|This is my serious face|
Here's the entrance to the road through the refuge:
Mom got one of her more remarkable shots early in the drive:
|Left to right: Great Egret, Cattle Egret, Snowy Egret, Cattle Egret, and another Great Egret!|
She took multiple shots of those railings, but the Cattle Egrets were only in that shot. They must have thought high water was coming or something, because ...
She did get this Cattle Egret, posing by some cattails.
Am I the only one who thinks cattails look like corn dogs? Hmm...
Mom was focusing on a Snowy Egret who was fishing, then this guy photo-bombed them:
|Snowy Egret - photo-bombing another Snowy Egret|
That guy went past, then another one came in for a landing:
|And another Snowy Egret photo-bomb!|
Eventually, that Snowy by the water flew up onto this post and struck a nice pose for Mom:
Now THAT'S a cooperative birdie!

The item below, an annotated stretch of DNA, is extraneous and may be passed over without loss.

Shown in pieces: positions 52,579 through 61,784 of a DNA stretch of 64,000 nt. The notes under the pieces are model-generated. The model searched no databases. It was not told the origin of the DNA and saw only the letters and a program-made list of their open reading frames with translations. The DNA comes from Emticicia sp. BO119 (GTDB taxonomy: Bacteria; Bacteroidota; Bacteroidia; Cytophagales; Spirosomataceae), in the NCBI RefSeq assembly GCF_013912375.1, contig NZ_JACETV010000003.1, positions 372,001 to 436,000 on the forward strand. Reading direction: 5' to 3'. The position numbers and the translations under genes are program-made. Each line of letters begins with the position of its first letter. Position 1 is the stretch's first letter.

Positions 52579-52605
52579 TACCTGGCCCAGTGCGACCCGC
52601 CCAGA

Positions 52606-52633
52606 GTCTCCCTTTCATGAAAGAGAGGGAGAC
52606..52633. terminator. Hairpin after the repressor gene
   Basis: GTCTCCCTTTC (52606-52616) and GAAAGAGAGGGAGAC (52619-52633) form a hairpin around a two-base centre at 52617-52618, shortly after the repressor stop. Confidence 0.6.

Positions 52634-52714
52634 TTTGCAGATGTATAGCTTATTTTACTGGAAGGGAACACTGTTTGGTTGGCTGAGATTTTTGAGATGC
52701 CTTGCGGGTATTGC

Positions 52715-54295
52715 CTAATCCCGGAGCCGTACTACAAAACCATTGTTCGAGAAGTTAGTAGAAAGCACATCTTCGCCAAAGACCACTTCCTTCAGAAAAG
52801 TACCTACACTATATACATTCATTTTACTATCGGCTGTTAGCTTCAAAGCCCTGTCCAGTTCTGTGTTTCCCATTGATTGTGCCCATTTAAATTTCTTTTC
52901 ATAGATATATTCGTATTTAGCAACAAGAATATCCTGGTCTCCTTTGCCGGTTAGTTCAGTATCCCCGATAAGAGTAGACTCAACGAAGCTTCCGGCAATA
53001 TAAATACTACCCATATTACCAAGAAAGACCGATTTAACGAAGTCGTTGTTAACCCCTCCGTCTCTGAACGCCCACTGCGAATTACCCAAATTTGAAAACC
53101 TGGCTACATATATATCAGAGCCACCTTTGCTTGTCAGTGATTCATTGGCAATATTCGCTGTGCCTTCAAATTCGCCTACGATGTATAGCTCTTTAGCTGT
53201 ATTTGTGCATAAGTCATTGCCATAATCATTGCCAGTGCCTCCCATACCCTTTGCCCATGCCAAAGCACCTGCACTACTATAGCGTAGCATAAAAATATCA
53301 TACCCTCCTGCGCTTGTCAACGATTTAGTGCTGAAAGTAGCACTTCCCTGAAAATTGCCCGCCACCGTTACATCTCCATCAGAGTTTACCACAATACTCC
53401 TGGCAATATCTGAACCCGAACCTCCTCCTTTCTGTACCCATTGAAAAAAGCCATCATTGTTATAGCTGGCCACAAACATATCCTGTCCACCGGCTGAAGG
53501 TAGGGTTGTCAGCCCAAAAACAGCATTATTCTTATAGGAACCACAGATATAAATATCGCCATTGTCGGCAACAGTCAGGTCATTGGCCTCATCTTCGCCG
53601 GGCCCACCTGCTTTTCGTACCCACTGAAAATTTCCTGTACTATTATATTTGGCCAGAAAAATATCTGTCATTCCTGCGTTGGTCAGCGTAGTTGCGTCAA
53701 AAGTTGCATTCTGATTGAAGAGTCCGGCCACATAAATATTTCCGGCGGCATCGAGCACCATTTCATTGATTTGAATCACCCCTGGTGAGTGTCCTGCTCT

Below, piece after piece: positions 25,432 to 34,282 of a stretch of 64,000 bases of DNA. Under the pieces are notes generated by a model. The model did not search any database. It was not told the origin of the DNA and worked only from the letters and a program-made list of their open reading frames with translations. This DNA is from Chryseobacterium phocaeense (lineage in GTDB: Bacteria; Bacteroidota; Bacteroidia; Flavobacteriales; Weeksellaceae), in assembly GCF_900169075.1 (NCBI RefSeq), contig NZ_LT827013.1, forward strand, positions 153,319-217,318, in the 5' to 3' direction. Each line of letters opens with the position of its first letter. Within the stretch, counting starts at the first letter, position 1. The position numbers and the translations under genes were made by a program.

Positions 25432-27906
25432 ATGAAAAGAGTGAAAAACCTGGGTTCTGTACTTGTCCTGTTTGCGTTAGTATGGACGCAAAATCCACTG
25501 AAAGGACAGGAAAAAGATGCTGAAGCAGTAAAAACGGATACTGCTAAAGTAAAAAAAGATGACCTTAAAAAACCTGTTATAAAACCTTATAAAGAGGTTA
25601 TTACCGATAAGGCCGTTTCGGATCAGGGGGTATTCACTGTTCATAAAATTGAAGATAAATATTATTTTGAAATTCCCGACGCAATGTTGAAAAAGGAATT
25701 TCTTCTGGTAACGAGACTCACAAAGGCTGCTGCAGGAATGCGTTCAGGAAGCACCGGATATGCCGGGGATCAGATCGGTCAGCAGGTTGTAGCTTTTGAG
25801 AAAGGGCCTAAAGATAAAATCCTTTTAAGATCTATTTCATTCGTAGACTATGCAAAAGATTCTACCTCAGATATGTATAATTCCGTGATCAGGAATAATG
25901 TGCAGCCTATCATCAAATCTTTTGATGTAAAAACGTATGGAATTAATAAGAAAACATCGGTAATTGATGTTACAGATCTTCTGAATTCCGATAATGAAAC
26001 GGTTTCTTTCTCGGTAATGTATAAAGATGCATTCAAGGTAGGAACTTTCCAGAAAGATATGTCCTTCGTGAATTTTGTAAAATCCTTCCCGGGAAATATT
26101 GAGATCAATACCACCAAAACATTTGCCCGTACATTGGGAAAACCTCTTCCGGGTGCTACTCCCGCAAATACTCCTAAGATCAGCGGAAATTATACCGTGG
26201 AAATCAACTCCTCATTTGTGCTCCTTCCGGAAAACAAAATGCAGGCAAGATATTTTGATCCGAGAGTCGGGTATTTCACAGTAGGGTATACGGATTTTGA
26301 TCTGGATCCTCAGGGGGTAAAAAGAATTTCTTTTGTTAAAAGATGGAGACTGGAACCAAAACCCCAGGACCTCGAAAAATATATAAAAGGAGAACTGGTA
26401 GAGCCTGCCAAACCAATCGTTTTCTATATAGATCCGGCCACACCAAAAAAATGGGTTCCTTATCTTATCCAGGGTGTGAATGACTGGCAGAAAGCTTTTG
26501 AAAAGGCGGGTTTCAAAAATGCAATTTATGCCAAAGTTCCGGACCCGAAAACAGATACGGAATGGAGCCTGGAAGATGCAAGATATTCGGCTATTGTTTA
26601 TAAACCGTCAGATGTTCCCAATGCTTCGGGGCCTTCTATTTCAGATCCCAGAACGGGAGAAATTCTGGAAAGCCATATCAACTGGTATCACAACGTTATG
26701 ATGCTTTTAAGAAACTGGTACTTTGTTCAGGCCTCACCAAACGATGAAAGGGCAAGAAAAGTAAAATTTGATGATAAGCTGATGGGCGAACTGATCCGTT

Mom took this shot up in an observation tower:
She was very excited! Green Herons are not overly common here and have been known to be fairly reclusive.
Speaking of herons ... this Great Blue zoomed right by Mom:
|Great Blue Heron|
And Mom liked this Cormorant flying against the sunflowers:
|Double Crested Cormorant|
A lot of the area looked like this:
Mom said she likes the way the light is hitting the corndogs. I mean cattails.
While Mom was shooting something else, these guys surprised her:
She got a couple shots of some Coots before they took off:
|American Coot, on the run!|
We saw some Pelicans do a fly-by:
|American White Pelicans|
And though we didn't see as many as we did at Quivira, we did see some Ibises:
When we got back around to the Kansas Wetlands Education Center, this guy was hanging out right by the parking lot!
I hadn't realized they were fellow redheads! How cool!
That's a wrap for the trip. Dad said he knew how to get home, and Mom was still riding shotgun, so I took a little siesta as we headed back.
|"I still think it would have been fun to play Othello, Maggie!"|
Thanks for coming with us!
PS: If you'd like to see more photos from Cheyenne Bottoms, please click here to visit our FlickR album.